PAN 319 (office), 624-2386
ganzx001 @ umn.edu • curriculum vitae
I'm a solid-state physicist with interests in computational studies of materials. Currently I am studying new classes of porous materials called metal organic frameworks, as well as two-dimensional materials.
Member of Minnesota Supercomputing Institute
I am interested in modeling the properties of novel materials. This can include 2 dimensional materials, as well as porous frameworks materials such as metal organic frameworks and covalent organic framework materials. These new porous materials are built from molecular building blocks, and so can be designed to provide a very wide range of capabilities.
The Initial Stages of Melting of Graphene Between 4000 K and 6000 K
Graphene and its analogues have some of the highest predicted melting points of any materials. Previous work estimated the melting temperature for freestanding graphene to be a remarkable 4510 K. However, this work relied on theoretical methods that do not accurately account for the role of bond breaking or complex bonding configurations in the melting process. Furthermore, experiments to verify these high melting points have been challenging. Practical applications of graphene and carbon nanotubes at high temperatures will require a detailed understanding of the behavior of these materials under these conditions. Therefore, we have used reliable ab initio molecular dynamics calculations to study the initial stages of melting of freestanding graphene monolayers between 4000 and 6000 K. To accommodate large defects, and for improved accuracy, we used a large 10 × 10 periodic unit cell. We find that the system can be heated up to 4500 K for 18 ps without melting, and 3-rings and short lived broken bonds (10-rings) are observed. At 4500 K, the system appears to be in a quasi-2D liquid state. At 5000 K, the system is starting to melt. During the 20 ps simulation, diffusion events are observed, leading to the creation of a 5775 defect. We calculate accurate excitation energies for these configurations, and the pair correlation function is presented. The modified Lindemann criterion was calculated. Graphene and nanotubes together with other proposed high melting point materials would be interesting candidates for experimental tests of melting in the weightless environment of space.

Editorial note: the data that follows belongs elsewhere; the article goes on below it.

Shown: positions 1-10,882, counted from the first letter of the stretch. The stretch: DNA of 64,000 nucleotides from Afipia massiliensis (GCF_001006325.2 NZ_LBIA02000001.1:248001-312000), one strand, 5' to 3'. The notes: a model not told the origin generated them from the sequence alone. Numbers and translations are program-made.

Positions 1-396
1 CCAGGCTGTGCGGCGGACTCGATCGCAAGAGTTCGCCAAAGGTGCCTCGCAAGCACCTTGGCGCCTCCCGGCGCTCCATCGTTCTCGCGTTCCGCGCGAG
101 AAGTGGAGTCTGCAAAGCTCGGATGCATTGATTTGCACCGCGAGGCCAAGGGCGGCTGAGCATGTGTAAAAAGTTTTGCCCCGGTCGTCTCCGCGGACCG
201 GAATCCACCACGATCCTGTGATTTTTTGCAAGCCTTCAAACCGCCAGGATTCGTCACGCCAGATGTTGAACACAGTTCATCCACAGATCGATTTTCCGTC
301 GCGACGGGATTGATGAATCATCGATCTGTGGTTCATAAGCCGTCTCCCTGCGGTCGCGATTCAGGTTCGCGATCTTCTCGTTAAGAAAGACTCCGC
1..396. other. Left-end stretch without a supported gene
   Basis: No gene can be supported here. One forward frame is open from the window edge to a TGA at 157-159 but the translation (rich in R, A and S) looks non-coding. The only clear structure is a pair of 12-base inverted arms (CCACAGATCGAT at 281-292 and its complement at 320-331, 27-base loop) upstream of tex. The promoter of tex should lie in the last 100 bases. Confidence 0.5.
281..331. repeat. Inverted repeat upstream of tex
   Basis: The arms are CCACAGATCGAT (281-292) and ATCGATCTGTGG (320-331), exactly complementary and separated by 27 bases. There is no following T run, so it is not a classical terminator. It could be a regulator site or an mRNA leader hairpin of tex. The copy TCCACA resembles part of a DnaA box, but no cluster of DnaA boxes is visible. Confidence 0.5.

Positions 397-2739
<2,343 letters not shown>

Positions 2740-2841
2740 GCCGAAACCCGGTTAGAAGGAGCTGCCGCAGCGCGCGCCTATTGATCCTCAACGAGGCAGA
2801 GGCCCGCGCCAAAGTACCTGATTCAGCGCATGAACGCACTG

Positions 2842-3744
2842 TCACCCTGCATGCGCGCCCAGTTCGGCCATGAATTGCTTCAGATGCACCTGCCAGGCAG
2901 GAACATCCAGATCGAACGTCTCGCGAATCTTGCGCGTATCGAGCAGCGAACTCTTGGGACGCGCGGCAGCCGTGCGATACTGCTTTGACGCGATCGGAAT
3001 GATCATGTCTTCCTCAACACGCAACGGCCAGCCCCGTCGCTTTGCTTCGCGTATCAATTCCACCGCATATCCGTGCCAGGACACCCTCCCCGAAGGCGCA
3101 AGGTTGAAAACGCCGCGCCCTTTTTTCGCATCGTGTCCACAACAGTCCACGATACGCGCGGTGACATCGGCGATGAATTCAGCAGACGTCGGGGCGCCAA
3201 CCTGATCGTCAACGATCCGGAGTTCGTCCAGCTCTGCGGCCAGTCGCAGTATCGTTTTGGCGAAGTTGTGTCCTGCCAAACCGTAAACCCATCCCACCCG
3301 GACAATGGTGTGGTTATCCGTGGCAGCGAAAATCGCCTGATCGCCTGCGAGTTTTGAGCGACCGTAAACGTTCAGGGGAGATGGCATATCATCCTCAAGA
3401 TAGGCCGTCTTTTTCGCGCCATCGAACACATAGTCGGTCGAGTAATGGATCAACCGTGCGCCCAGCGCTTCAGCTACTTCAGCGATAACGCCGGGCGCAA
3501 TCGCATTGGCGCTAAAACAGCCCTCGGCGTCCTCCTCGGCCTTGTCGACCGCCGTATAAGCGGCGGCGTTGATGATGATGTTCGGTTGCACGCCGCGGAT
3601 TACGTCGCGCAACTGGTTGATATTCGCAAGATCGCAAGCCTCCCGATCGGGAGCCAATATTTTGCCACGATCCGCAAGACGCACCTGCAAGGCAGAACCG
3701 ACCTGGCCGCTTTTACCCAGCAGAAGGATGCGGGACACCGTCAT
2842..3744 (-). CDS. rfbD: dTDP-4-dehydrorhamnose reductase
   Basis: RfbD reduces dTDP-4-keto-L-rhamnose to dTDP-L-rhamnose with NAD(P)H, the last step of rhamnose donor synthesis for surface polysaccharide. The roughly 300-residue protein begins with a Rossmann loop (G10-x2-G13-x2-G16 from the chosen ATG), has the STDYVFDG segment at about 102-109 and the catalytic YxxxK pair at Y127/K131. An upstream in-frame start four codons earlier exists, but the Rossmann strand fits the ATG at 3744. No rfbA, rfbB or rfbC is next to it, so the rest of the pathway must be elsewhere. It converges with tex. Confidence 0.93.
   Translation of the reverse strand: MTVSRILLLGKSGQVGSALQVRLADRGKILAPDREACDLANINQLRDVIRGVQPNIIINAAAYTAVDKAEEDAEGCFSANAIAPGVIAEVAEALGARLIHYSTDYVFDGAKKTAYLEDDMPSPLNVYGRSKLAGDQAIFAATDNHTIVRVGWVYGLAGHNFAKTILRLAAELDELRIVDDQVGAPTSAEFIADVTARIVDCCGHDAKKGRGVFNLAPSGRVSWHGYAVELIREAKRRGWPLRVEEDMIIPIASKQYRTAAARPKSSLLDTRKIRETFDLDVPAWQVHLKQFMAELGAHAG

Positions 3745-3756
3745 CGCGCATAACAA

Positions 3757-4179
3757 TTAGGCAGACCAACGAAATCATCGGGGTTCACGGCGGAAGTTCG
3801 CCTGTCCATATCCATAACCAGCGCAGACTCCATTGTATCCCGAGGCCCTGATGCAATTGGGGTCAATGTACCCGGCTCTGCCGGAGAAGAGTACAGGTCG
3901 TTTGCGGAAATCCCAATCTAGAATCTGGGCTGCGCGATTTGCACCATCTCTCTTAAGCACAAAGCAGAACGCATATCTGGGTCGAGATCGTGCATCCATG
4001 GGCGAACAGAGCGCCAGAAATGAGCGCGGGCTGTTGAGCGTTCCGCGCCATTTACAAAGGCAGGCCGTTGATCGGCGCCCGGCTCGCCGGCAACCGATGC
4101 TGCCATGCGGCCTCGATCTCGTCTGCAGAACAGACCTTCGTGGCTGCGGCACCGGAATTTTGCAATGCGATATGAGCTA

Computational Study of Quasi-2D Liquid State in Free Standing Platinum, Silver, Gold, and Copper Monolayers
LM Yang, AB Ganz, M Dornfeld, E Ganz
Condensed Matter 1 (1), 1
We also recently released a study on the freestanding 2-D silver monolayer.
1. Mussels have a remarkable ability to bond to solid surfaces under water. From a microscopic perspective, the first step of this process is the adsorption of dopa molecules to the solid surface. In fact, it is the catechol part of the dopa molecule that is interacting with the surface. These molecules are able to make reversible bonds to a wide range of materials, even underwater. We uncover the nature of this competitive absorption by atomic scale modeling of water and catechol adsorbed at the geminal (001) silica surface using density functional theory calculations. We find that catechol molecules displace preadsorbed water molecules and bond directly on the silica surface. Using molecular dynamics simulations, we observe this process in detail. We also calculate the interaction force as a function of distance, and observe a maximum of 0.5 nN of attraction. The catechol has a binding energy of 23 kcal/mol onto the silica surface with adsorbed water molecules. Here is the link to the press release for this paper: External Link